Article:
Asia’s 113 Unicorns: a deep dive into Asia’s ever-increasing billion dollar companies
Asia’s 113 Unicorns:
a deep dive into Asia’s ever-increasing
billion dollar companies
Just five years ago, venture capitalist and founder of Cowboy Ventures, Aileen Lee unleashed the word unicorn into the tech stratosphere for the first time, not to describe a mythical creature might I add, but for the 39 private companies valued at $1 billion or over at the time. Since then, 311 of these companies have emerged and more pop up month after month. With a total of 113 unicorns, Asia holds a third of the world’s private unicorn companies. China holds the most, accounting for 75% of the continent’s unicorns, India comes in at second, followed by South Korea, Singapore, Japan and Indonesia.
Since 2012, more than $105 billion has been invested across over 5,000 deals into Asian tech companies. Dollars continue to flood into Asia’s tech landscape as the number of $50M+ financings to VC-backed Asia tech companies rose to 39% on a quarterly basis in the first quarter of 2017. Typically, funding rounds go like this; pre-seed to get operations off the ground, seed signifies the first equity funding stage to move passed the minimum viable product stage (MVP), Series A serves to optimise the product offering, while Series B is a bid to develop the business further and Series C and onwards are for very successful businesses looking to expand into new markets or products. From Series C onwards, a company could be getting close to unicorn status.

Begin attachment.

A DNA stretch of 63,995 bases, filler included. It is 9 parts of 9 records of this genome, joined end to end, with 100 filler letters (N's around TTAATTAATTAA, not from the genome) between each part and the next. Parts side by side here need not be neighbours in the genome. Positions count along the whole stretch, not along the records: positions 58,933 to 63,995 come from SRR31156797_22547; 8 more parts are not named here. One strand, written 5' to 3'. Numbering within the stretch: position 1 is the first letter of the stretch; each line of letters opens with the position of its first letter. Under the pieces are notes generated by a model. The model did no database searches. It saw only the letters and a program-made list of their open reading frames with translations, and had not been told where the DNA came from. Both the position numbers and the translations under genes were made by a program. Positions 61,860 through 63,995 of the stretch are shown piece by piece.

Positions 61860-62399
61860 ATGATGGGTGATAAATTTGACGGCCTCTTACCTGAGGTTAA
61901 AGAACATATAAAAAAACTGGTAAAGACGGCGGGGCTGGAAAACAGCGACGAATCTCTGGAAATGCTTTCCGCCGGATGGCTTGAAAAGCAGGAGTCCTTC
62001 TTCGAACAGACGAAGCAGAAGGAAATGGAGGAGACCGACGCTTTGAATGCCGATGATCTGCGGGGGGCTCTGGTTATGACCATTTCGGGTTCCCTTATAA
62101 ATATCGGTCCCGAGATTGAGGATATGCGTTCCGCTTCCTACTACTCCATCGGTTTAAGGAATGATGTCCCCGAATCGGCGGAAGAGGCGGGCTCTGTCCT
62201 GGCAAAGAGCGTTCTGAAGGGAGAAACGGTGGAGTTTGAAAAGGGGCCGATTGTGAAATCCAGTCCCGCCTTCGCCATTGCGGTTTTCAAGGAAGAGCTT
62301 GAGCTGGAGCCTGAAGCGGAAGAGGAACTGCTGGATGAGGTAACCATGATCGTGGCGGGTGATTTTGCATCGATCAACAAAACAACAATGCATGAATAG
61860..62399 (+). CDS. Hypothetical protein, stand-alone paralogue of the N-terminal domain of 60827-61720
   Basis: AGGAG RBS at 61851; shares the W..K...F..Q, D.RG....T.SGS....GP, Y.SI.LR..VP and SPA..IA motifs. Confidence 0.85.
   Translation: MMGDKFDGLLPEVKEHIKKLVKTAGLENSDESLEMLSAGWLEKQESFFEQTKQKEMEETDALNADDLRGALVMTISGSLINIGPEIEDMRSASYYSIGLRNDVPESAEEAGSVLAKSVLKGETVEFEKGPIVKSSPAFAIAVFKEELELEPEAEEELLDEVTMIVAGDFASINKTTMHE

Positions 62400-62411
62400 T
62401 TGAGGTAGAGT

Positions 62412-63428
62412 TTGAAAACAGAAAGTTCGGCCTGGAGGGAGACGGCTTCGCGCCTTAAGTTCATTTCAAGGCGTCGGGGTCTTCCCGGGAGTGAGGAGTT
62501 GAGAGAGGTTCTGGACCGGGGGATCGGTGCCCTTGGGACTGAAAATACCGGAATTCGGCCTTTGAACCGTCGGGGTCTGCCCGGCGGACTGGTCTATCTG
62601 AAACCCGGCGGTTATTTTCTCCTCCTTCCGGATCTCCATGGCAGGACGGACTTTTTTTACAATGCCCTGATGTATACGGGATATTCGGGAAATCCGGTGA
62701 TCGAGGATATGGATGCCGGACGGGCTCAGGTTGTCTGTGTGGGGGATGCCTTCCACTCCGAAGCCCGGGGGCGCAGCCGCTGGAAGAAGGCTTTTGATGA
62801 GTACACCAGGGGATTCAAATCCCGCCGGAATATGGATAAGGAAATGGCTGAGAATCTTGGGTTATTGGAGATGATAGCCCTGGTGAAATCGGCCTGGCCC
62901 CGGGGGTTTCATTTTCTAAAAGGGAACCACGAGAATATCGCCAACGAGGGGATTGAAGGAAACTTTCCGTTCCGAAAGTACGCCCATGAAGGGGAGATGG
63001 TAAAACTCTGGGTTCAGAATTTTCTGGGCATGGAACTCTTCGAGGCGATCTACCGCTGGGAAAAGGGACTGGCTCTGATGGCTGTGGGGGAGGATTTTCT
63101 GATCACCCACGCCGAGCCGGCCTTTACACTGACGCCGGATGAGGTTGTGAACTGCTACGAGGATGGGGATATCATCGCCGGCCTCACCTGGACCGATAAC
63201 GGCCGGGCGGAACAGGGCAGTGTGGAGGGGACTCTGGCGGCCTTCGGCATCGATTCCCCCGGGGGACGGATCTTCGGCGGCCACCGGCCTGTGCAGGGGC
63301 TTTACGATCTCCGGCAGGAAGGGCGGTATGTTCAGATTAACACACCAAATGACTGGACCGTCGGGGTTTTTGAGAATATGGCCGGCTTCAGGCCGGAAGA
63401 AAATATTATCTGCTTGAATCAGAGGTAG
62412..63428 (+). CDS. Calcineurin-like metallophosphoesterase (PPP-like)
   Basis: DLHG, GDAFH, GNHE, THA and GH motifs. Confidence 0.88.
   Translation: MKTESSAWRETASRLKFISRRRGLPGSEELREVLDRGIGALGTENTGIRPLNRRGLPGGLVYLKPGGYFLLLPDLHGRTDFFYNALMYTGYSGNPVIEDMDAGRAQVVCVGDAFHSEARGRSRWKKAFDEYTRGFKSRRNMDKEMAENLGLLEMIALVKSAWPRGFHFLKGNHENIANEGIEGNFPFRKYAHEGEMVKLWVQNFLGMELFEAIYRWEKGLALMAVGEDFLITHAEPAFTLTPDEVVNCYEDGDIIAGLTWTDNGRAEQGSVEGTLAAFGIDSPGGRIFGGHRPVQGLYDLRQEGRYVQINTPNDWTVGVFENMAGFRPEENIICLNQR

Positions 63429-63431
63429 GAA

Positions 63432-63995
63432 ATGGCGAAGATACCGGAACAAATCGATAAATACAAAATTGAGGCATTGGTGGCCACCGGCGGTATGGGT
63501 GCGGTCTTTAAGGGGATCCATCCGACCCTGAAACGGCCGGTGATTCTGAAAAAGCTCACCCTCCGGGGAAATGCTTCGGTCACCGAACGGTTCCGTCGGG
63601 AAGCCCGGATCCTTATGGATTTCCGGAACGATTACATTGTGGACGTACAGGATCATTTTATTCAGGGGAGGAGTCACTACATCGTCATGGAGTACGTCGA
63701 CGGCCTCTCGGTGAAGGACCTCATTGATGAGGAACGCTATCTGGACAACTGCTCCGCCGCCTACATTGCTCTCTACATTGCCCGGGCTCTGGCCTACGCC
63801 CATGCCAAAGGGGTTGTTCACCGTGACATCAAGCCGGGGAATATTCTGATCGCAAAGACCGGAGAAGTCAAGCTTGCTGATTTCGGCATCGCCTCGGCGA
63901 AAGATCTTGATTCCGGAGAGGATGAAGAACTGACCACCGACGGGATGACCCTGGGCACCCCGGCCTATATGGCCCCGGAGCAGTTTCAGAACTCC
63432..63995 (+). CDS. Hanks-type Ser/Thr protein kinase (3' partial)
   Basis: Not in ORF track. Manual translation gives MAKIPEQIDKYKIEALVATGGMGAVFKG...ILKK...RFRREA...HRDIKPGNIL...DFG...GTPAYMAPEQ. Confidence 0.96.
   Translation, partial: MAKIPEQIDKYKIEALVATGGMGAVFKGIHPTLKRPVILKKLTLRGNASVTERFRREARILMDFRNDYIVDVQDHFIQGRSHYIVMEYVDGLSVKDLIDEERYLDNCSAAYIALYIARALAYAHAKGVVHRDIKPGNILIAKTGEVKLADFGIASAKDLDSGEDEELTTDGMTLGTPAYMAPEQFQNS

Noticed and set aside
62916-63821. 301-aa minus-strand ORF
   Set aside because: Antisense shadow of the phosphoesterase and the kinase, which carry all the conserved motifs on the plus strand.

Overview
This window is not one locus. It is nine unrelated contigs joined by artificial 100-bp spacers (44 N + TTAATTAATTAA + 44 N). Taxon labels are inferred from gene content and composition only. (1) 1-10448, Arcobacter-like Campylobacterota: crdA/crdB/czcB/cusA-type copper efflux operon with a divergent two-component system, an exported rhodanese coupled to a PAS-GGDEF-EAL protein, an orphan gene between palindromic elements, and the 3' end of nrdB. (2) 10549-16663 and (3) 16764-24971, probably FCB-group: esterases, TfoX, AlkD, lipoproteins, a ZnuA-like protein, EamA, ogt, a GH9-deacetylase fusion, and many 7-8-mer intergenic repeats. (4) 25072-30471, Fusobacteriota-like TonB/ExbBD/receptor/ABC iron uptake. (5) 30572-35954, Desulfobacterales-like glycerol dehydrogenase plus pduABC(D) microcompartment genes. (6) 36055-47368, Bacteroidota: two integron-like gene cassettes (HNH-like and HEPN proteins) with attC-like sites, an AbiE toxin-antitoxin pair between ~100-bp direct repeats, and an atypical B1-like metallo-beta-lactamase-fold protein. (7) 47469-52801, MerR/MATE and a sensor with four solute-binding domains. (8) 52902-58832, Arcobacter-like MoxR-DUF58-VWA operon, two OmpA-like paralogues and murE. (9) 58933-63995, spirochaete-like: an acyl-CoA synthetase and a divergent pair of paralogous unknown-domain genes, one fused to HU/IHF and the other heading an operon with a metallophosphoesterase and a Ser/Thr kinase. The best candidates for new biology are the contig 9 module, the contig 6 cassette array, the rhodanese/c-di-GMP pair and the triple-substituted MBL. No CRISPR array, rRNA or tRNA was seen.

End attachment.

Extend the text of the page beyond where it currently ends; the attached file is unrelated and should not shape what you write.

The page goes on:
Once you zoom in on the unicorns in Asia, one thing becomes abundantly clear, on-demand, user-centric services and products are most popular.
Enter ride-hailing; a phenomenon which completely disrupted the way we move from point A to point B, whereby we can’t remember what we did before. It is particularly lucrative in Asia and companies in this industry do not restrict the products and services they offer. Jakarta-headquartered, Go-Jek reached Series E in February and has raised a total of $3.3 billion in funding over a total of seven rounds! Starting out as a ride-hailing service, Go-Jek then quickly expanded its portfolio to meal deliveries, over-the-counter medicine and massages. In 2018, not only did Go-Jek announced its entry into Singapore, Thailand, Vietnam and the Philippines, but it also cemented its arrival into FinTech. Go-Pay was launched to facilitate cashless payments for all of its services offered through the app, allowing consumers to accumulate Go-points that can be exchanged for future services. After Uber gave up the fight in this region, a rivalry has flourished between Go-Jek and Singapore-based, Grab. Grab obtained $2 billion in new capital this year, adding to a grand total of $6.6 billion in funding over 18 rounds to move into more on-demand services. Not dissimilar to its Indonesian counterpart, Grab offers an e-wallet function called GrabPay, but Grab is also creating super apps and targeting Indonesia as its main new market. In China, Didi Chuxing is the leading ride-hailing unicorn, which after offering a full range of commuting options to 400 cities in China, has most recently expanded into artificial intelligence. Interestingly, Didi is also investing and acquiring companies outside of Asia, by investing Brazil-based urban transport app, 99. Once a unicorn has developed a suite of services and products to gain a loyal clientele, reinvesting that money helps the feed the unicorn pot.
E-commerce is also a popular avenue for a unicorn to take. Singapore-based Lazada is interesting to observe, as the company held strong in a face-off against Amazon and has racked up a grand total of $4.2 billion over 9 rounds. Chinese multinational conglomerate, Alibaba Holding Group led the latest round in March 2018 and now holds an 83% stake in the company. Similarly, Bukalapak is another e-commerce company to have recently joined the unicorn club in Indonesia. Backed by 500 Startups, GREE Ventures and QueensBridge Venture partners, Bukalapak aims to create a more unique marketplace experience.